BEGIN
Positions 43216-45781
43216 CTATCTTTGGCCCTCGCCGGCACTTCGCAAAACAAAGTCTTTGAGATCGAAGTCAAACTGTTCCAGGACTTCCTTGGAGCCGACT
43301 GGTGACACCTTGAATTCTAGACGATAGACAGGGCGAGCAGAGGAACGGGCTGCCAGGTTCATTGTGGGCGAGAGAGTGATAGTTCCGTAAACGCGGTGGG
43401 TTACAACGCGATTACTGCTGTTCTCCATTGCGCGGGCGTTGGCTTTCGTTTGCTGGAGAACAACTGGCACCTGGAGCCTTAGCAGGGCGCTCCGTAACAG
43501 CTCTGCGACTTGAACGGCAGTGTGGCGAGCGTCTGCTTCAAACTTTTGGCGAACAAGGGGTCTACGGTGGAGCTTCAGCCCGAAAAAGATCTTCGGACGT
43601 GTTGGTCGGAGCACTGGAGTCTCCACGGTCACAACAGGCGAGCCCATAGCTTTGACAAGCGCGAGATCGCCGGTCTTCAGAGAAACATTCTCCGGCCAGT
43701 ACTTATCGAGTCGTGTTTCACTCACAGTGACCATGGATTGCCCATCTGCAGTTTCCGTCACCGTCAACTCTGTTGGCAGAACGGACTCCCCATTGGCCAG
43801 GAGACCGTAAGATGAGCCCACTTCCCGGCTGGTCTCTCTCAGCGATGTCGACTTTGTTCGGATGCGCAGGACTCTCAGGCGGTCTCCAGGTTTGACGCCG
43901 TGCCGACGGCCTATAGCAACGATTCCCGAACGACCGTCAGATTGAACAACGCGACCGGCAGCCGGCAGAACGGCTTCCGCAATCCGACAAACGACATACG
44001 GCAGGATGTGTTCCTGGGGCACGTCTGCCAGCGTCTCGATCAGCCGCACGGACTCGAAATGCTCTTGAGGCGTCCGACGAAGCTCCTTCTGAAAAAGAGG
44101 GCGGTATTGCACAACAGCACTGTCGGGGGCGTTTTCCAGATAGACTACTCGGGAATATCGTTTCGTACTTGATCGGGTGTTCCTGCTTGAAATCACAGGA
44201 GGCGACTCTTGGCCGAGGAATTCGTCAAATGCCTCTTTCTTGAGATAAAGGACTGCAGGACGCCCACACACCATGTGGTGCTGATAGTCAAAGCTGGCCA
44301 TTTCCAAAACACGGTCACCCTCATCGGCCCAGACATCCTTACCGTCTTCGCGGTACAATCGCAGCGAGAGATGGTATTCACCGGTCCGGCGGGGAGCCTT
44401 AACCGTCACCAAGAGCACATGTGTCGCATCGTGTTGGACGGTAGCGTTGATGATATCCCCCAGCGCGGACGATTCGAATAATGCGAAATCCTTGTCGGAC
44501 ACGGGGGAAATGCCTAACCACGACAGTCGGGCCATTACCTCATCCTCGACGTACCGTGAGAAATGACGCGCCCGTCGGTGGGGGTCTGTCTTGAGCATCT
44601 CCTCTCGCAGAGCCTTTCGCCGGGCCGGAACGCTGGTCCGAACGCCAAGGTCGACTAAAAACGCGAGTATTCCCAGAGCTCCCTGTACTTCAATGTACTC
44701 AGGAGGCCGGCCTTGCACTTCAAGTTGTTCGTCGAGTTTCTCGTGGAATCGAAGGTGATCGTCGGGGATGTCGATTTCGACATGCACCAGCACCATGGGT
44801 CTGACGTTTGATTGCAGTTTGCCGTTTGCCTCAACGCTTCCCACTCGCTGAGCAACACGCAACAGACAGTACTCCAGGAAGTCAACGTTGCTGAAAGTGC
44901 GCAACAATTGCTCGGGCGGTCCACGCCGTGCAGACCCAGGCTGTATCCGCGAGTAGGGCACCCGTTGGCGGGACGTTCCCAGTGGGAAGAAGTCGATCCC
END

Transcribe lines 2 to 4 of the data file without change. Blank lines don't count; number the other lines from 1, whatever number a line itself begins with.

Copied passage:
43216 CTATCTTTGGCCCTCGCCGGCACTTCGCAAAACAAAGTCTTTGAGATCGAAGTCAAACTGTTCCAGGACTTCCTTGGAGCCGACT
43301 GGTGACACCTTGAATTCTAGACGATAGACAGGGCGAGCAGAGGAACGGGCTGCCAGGTTCATTGTGGGCGAGAGAGTGATAGTTCCGTAAACGCGGTGGG
43401 TTACAACGCGATTACTGCTGTTCTCCATTGCGCGGGCGTTGGCTTTCGTTTGCTGGAGAACAACTGGCACCTGGAGCCTTAGCAGGGCGCTCCGTAACAG